.                7
                                                                                    29.                 2
                                                                                                       28.
              t (%) 6.
              al
             Hospi  3                              10.
                                                    9               3
                                                                   10.              20.2               12.7




         DCE was a more accurate “predictor” of place of
          most recent delivery than direct question about
          place of future delivery in the survey

Kruk ME, Paczkowski M, Mbaruku G, de Pinho H, Galea S. Women’s preferences for place of delivery in rural
                                                                                                  99(9): 1666-72.
Tanzania. a population-based discrete choice experiment. American Journal of Public Health. 2009.52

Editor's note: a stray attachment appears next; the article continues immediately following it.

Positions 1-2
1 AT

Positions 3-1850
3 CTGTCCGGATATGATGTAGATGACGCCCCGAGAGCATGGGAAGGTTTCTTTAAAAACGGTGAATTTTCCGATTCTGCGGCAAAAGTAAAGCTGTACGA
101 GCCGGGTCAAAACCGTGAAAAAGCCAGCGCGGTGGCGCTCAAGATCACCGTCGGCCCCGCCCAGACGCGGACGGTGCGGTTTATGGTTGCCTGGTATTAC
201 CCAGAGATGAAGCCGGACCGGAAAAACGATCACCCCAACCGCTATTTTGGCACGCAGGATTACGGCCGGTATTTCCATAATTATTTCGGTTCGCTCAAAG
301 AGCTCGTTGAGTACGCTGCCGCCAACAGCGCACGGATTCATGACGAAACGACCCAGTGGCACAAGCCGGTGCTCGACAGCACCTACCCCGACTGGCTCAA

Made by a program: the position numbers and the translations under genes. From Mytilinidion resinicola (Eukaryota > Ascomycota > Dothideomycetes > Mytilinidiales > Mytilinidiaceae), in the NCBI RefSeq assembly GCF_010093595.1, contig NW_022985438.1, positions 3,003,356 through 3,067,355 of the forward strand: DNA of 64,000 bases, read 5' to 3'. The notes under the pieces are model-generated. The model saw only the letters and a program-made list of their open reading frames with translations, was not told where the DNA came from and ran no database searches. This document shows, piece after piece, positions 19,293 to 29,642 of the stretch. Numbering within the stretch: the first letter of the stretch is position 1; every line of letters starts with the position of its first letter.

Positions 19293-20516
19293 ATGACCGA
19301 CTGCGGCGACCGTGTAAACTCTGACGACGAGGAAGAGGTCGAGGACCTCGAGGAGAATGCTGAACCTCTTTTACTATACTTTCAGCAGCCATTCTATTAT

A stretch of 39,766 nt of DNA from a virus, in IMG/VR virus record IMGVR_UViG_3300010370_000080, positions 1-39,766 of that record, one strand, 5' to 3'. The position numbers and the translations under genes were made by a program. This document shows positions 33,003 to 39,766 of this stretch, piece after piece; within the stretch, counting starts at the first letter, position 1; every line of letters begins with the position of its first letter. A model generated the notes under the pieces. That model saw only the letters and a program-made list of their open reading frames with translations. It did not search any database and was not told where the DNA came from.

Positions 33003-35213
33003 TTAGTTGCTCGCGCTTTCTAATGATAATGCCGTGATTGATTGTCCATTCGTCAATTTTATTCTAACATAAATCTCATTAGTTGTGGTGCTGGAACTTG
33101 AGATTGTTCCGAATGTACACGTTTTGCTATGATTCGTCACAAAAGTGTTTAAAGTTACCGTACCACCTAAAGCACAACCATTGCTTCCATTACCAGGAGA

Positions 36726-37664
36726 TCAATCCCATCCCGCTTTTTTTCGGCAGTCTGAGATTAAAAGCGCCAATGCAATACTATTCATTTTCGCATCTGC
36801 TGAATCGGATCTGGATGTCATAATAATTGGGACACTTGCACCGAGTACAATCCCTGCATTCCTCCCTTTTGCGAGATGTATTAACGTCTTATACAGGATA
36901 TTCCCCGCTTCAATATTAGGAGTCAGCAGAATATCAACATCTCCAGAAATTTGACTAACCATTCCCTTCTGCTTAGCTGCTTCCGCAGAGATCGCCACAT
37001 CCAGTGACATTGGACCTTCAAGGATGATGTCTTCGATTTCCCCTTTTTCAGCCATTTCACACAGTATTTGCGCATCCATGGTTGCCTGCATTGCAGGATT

Clinic preferences for episodic illness in Liberia
   Attribute                                Estimated utility (SE)
   Waiting time (in hrs.)                            -0.002 (0.020)
   Clinic workers respectful                          0.488 (0.066) ***
   Medicines always available                         2.135 (0.128) ***
   Good physical examination                          4.398 (0.217) ***
   Cost (x1000 Liberian dollars1)                    -0.326 (0.083) ***
   Government management                              0.093 (0.055) *


   Number of respondents                                     1,414
   Number of observations                                   21,894
   Log likelihood                                        -3,739.63
   Likelihood ratio χ2                                    1,511.18

*p < 0.10, **p < 0.05, ***p < 0.01
11 US dollar = 62 Liberian dollars (2008)
                                                                          53